Since the first COVID-19 coronavirus case was confirmed, the U.S. healthcare system has been a crucial part of government initiatives to control the pandemic. Pushed to its limits, healthcare management has had to find ways to operate beyond capacity and with the greatest efficiency possible.
Lana Leone, Senior Marketing Manager, Healthcare Solutions, for Zebra Technologies, discusses healthcare management technologies that are providing value to hospitals during this unprecedented time and where software developers can find opportunities to help.
Has COVID-19 shown healthcare organizations that they need new or different healthcare management capabilities?
Leone: Healthcare management capabilities have always been a critical component of healthcare, but during times of pandemic outbreak, the need for rapid deployment of new protocols increases, requiring improved coordination and communication of clinical teams, as well as the need for positive patient identification.
Healthcare facilities should also consider implementing telehealth services, including video options, to improve communication between patients and physicians, while also reducing unnecessary hospital visits, which is crucial to limiting the spread of infectious diseases.
What are the most urgent healthcare management needs now?
Leone: Some of the most urgent needs right now include alternative care facilities, drive through testing sites, and the need for increasing laboratory throughput with speed and accuracy. These alternative sites are important for helping healthcare facilities and hospitals manage overflow and treat patients in a timely manner. With the addition of new care facilities and drive through sites, healthcare providers also need the right tools and solutions to treat and test patients. Purpose-built enterprise-grade mobile devices designed with medical-grade housing are more critical than ever. These devices can withstand repeated exposure to approved disinfectants, making it easier and safer for healthcare providers to quickly clean their devices before moving on to treat their next patient.
Other urgent needs focus on device cleaning protocols, streamlined clinical coordination and improved supply chain management. By establishing improved protocols now, and coordinating with local government agencies, healthcare facilities will find it easier to manage the increasing number of patients during times of pandemic. For example, there is a need for improved supply chain management to ensure each facility has visibility to necessary inventory, such as ventilators or personal protective equipment (PPE).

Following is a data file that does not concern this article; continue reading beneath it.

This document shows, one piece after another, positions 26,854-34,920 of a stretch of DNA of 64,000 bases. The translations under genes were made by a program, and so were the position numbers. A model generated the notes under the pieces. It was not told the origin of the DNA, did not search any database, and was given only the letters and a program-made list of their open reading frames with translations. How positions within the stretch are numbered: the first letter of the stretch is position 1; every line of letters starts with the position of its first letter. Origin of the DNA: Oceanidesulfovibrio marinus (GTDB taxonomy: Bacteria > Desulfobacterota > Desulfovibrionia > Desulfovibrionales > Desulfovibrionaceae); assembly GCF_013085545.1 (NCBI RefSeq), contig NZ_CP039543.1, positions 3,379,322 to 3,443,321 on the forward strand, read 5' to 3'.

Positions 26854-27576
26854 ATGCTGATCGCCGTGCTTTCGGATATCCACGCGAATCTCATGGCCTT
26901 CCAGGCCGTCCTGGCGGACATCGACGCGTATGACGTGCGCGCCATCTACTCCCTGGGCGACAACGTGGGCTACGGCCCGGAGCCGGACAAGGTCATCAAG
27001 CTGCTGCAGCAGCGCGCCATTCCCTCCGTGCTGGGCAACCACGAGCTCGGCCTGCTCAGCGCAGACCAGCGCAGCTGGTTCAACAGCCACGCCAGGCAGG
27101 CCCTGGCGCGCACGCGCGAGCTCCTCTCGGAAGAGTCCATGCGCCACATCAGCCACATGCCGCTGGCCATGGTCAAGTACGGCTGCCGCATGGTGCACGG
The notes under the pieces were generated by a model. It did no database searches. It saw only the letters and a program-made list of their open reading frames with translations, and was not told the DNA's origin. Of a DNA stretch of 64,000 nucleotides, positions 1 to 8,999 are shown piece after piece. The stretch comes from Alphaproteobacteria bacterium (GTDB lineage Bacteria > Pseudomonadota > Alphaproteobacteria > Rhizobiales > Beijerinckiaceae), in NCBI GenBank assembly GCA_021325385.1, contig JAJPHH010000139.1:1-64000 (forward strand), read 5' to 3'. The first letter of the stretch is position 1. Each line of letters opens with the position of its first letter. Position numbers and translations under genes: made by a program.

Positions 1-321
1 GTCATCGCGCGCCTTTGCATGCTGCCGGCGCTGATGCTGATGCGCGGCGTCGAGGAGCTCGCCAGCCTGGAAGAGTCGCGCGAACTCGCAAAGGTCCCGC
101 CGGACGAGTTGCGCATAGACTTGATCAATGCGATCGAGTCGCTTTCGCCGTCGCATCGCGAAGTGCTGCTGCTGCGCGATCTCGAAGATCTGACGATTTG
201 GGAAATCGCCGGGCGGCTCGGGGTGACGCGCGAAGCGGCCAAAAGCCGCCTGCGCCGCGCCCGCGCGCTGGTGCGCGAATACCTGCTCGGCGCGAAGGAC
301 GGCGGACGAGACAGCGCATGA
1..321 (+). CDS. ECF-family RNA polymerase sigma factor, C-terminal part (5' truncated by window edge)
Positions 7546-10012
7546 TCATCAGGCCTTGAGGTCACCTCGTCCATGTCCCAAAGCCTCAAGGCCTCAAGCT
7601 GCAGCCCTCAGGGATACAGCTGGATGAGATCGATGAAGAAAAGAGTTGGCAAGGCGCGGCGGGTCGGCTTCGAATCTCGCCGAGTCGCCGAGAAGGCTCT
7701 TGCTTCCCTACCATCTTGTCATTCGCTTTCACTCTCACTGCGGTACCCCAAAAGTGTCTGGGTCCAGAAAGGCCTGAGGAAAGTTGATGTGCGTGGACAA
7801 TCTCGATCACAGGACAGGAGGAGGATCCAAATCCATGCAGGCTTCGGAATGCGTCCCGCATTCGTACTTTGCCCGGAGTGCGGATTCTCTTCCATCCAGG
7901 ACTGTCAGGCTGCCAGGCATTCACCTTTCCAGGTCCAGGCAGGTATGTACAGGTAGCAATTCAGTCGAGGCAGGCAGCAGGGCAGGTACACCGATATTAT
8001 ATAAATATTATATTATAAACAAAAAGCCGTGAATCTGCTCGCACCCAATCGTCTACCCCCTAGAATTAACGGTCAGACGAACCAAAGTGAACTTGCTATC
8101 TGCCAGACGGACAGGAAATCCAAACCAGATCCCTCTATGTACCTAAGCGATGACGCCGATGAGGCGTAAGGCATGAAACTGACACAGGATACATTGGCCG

Which tech solutions can help meet those needs?
Leone: Technology solutions, such as wearable or handheld mobile devices that provide front-line clinicians with greater visibility, can help meet those needs. This increased visibility helps them not only recognize change in patient status or the need for care but also notifies the appropriate care team members in a timely manner. In today’s healthcare environment, this quick turnaround is critical to delivering the best care possible and ensuring improved patient outcomes.
Data connectivity and clinical communications from the front line are extremely important. We’re seeing an increase in the use of mobile devices to deliver the highest quality of care because of the visibility they provide to critical patient data through electronic health records (EHR) or patient monitoring applications. Mobile devices allow clinicians to capture information in real time and share this data with other colleagues to ensure timely decisions. Having these decision support tools enables providers to make safer and smarter decisions at the point of care. In today’s fast-paced care environment, providing healthcare workers with the technology they need to make safer and smarter decisions is of the utmost importance.
How can software developers help improve healthcare management?
Leone: Software developers have the opportunity now, more than ever, to help solve emerging, complex challenges. There is an immediate need for software that can help providers manage intake at drive-through testing sites and alternative care facilities while ensuring positive patient identification. Additionally, facilities need upgraded software to continuously improve their clinical mobility and interoperability as they support new sites and manage higher patient throughput. Purpose build healthcare devices combined with innovative software will continue to allow front line providers to focus on what always matters most – providing optimal patient care.